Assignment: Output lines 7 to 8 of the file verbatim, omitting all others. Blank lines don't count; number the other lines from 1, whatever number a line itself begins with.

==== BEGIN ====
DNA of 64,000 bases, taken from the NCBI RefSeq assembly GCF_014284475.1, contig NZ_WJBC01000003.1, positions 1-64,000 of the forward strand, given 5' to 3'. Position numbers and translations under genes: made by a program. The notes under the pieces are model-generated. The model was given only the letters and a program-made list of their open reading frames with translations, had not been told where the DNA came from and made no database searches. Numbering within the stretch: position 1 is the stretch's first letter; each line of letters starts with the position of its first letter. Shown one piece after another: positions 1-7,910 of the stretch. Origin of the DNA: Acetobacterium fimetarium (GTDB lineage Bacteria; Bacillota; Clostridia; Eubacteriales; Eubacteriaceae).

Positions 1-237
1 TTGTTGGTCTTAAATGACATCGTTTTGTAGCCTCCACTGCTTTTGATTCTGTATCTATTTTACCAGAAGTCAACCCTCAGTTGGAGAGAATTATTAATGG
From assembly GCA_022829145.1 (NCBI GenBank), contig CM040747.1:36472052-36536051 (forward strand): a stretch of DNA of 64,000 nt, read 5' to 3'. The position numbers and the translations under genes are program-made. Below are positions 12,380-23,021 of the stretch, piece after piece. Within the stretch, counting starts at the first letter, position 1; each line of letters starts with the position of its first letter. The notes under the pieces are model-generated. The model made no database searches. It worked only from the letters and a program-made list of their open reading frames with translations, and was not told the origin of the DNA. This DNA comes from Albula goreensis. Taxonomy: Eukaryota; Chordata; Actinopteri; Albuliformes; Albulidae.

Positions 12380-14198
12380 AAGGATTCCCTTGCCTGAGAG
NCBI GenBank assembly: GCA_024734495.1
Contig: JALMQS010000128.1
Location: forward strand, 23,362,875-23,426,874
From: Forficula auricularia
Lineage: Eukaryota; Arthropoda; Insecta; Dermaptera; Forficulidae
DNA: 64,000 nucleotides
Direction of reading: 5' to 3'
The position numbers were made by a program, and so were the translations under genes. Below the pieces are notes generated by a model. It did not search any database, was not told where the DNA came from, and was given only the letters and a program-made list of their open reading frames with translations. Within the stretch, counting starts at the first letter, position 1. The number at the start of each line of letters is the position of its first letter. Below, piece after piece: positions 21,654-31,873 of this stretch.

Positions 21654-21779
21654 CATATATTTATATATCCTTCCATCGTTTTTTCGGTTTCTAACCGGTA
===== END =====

NCBI GenBank assembly: GCA_024734495.1
Contig: JALMQS010000128.1